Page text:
When trying to get the most accurate reading of the energy consumed during exercise, professionals often look to tools such as: Metamax 3B..
Like its SF sound name, it registers various characteristics of a person’s breathing, the heart, lungs, and the rest of the blood vessels and metabolic system while the body is under physical stress.
It is not a consumer grade product, as it is accurate and validated among researchers. And even so, it’s not like you want to carry around in your morning run in your neighborhood or gym. It’s not the time to hit a watch that knows not only your heart rate, but also the number of calories you’re burning.
However, Metamax 3B was the tool of choice for a team of Canadian researchers seeking to test the accuracy of wearable fitness devices for consumers. study It was published in January 2022.
They examined the accuracy of heart rate measurement and energy consumption (calorie burning) on three high-end devices, the Apple Watch 6, Fitbit Sense, and Polar Vantage V, and compared that accuracy with the measurements provided by Metamax 3B. The same goes for the Polar H10, a consumer heart rate monitor chest strap.
They conducted a survey of 60 participants, evenly divided into men and women between the ages of 18 and 30, all physically active non-smokers with an obesity index of over 30. There was nothing, it was all white.
Heart rate measurement accuracy, skin color, weight
Although not explicitly stated in the paper, it is safe to speculate that the exact selection of white candidates is due to previous theoretical discoveries in many such studies. 2021 studyWe have found that consumer wearable heart rate sensors are likely to be inaccurate if you have dark skin. Smart devices such as those mentioned above usually rely on optical sensors to continuously monitor blood volume.
Between heartbeats, the blood volume on your wrists decreases.
However, unlike the heart rate trackers used in hospitals that use infrared sensors, watchmakers primarily use cheap green light sensors, and some use infrared on a regular basis. Green light has a short wavelength and is easily absorbed by melanin in dark skin.
The researchers behind the above study also found that sensors are inaccurate for obese wearers because obesity can affect blood flow and the thickness of various layers of skin. did.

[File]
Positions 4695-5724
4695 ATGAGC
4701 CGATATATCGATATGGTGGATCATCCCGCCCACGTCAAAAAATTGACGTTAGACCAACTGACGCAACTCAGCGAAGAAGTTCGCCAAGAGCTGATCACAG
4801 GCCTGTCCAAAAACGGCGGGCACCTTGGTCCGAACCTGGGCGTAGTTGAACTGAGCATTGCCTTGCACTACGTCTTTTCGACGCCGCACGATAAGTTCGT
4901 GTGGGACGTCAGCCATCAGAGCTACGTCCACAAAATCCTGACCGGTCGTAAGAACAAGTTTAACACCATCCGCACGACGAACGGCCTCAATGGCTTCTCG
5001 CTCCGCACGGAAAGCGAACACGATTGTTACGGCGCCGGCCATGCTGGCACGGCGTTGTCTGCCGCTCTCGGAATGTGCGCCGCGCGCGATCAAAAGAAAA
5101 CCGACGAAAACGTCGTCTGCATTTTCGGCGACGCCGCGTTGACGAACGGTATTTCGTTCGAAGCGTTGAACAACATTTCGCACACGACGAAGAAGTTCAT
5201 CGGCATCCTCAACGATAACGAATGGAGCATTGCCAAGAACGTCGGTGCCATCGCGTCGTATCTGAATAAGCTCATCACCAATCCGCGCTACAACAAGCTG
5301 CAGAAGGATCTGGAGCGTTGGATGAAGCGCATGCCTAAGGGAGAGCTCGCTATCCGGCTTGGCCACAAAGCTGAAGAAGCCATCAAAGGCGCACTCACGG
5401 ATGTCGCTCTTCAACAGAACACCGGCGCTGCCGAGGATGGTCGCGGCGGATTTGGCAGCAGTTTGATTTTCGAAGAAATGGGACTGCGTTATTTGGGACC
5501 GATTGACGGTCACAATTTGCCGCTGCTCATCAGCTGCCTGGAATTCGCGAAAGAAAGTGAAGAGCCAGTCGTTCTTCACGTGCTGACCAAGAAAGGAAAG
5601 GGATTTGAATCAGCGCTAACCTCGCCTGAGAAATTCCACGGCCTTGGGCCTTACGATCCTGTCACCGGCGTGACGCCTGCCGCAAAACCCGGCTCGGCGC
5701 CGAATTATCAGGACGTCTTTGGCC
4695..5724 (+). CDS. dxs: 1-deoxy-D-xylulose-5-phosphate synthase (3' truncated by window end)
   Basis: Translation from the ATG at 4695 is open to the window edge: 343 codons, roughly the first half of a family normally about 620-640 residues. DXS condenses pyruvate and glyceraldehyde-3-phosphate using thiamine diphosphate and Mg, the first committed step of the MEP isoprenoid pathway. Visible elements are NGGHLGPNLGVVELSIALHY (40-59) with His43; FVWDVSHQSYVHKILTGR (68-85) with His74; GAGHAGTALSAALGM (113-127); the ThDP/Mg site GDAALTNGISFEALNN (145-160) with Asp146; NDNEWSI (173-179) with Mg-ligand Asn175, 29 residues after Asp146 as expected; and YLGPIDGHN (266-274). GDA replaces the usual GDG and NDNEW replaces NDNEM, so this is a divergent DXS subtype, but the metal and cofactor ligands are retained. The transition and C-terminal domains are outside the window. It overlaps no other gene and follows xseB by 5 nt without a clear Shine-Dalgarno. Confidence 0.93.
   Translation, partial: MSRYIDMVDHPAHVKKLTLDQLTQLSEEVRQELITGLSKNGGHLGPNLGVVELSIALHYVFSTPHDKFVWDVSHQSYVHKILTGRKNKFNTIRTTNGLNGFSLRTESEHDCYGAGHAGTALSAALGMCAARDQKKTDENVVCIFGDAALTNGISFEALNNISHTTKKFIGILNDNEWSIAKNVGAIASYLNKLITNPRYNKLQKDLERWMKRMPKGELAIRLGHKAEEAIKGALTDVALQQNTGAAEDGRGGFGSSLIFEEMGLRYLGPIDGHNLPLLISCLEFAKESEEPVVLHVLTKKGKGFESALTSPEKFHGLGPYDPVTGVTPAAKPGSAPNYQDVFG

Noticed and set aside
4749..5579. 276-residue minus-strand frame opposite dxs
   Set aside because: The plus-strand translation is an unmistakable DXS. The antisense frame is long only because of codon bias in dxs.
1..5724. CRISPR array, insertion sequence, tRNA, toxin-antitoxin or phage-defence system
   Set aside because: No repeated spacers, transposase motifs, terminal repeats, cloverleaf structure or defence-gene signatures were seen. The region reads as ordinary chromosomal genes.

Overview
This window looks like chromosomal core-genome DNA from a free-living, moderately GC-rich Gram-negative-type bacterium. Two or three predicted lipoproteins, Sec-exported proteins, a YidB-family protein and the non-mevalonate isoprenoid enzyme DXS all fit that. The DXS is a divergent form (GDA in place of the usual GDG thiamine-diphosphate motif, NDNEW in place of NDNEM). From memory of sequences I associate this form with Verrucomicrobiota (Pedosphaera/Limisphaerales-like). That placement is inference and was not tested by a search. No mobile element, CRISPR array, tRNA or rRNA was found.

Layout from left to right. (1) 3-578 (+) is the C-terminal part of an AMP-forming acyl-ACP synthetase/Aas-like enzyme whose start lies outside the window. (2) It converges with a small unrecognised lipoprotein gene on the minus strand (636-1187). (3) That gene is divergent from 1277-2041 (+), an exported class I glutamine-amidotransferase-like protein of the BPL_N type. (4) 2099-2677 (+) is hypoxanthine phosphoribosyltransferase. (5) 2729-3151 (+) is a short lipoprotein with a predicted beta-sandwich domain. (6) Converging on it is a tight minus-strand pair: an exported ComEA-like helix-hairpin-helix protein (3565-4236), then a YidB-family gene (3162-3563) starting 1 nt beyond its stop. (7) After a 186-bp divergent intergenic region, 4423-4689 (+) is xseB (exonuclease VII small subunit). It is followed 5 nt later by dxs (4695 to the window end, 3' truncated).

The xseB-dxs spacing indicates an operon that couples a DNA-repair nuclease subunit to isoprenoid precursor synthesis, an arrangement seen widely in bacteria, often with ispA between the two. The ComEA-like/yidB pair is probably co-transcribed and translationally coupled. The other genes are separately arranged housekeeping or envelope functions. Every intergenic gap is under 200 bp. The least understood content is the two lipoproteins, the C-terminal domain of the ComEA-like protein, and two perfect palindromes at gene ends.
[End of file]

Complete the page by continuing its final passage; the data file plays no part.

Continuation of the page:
In fact, they found that skin tone changes the sensor signal by less than 10%, but the combination of dark skin and obesity causes 61.2% loss of signal from the watch’s sensor. became.
Other studies have been conducted on young, Caucasian, physically active participants with a BMI of less than 30, and all three watches (Apple Series 6, Fitbit Sense, Polar Vantage V) are relatively accurate. I found out. Heart rate monitoring across a variety of physical activities, including sitting, walking, running, cycling, and resistance exercises.
They found that the Apple Watch was the most accurate for measuring heart rate over all five activities, while the other two had different levels of accuracy depending on the activity.
Calorie Burning: Overestimated? Underestimated?
The amount of calories burned during an activity depends on the amount of energy consumed, and the amount of energy consumed itself depends largely on many factors such as weight, height, gender, age, body composition, and the nature of the activity.
Estimated calorie consumption on a gym machine can be ignored based solely on the various factors that affect energy expenditure. But what about wearable devices that process much more data?
Unlike heart rate monitors, which turned out to be relatively accurate, calorie burn measurements were found to be significantly inaccurate, at least for non-obese Caucasians.
on average, studyApple Watch underestimated energy expenditure of 103 calories per hour, Polar Vantage 63.6 calories, and Fitbit Sense 130.8 calories.
Sure, knowing that they’re burning more calories than they thought might be welcome news for anyone trying to burn more calories, but gaining and maintaining weight. Not so many for those who are trying.
These findings regarding the inaccuracy of calorie burning measurements are not new.
Numerous independent studies have accurately tested different smartwatches and reached similar conclusions, but some results may indicate overestimation rather than underestimation.
Take this, for example 2020 research This gives Apple Watch a 58% chance of overestimating calorie consumption, Fitbit a 39.5% chance of overestimating it, a 48% chance of underestimating it, and a Polar device having a 69% chance of overestimating it. Garmin devices have a 69% chance of underestimating. time.
Simply put, wrist-worn devices may rely on many health-friendly features, such as apps that support health and physical activity, but consume regardless of the manufacturer’s promise. Accurate counting of calories is not one of them. DM / ML